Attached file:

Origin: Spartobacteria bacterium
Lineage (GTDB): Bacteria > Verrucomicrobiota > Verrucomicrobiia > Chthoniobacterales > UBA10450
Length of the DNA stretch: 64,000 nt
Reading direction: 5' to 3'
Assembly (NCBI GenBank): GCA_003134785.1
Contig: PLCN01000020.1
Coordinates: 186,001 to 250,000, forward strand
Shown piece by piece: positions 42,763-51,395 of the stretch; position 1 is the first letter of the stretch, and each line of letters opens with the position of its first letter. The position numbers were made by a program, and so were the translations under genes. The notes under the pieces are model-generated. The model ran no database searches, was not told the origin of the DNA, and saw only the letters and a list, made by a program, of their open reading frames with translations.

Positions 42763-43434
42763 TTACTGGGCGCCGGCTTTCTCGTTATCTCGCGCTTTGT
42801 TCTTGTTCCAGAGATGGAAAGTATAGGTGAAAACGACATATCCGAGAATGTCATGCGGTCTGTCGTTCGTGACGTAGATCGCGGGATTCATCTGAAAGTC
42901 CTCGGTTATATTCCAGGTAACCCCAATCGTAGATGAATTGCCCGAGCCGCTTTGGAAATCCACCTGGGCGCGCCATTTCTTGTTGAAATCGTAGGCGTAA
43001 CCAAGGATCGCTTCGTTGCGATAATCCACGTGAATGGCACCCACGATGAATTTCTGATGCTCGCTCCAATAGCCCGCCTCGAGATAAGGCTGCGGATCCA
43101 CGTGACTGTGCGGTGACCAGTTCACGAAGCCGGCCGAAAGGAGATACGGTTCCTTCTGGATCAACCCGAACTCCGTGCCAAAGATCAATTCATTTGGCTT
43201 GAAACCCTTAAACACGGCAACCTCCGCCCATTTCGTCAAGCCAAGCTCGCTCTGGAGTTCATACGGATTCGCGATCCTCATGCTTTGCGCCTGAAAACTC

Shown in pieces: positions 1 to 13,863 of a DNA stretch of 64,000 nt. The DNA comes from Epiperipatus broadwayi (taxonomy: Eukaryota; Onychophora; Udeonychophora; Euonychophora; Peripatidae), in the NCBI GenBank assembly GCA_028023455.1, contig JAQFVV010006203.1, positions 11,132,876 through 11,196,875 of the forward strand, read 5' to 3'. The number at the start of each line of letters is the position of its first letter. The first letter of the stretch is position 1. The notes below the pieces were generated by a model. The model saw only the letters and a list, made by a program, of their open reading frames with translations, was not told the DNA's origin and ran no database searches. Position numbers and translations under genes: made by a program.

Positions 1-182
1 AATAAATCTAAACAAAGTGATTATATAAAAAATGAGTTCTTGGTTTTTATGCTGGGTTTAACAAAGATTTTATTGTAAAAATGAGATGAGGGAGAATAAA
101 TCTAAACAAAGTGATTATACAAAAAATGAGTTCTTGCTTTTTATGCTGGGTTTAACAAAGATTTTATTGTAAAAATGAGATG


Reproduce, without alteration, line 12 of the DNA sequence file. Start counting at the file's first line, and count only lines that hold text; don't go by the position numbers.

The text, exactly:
42901 CTCGGTTATATTCCAGGTAACCCCAATCGTAGATGAATTGCCCGAGCCGCTTTGGAAATCCACCTGGGCGCGCCATTTCTTGTTGAAATCGTAGGCGTAA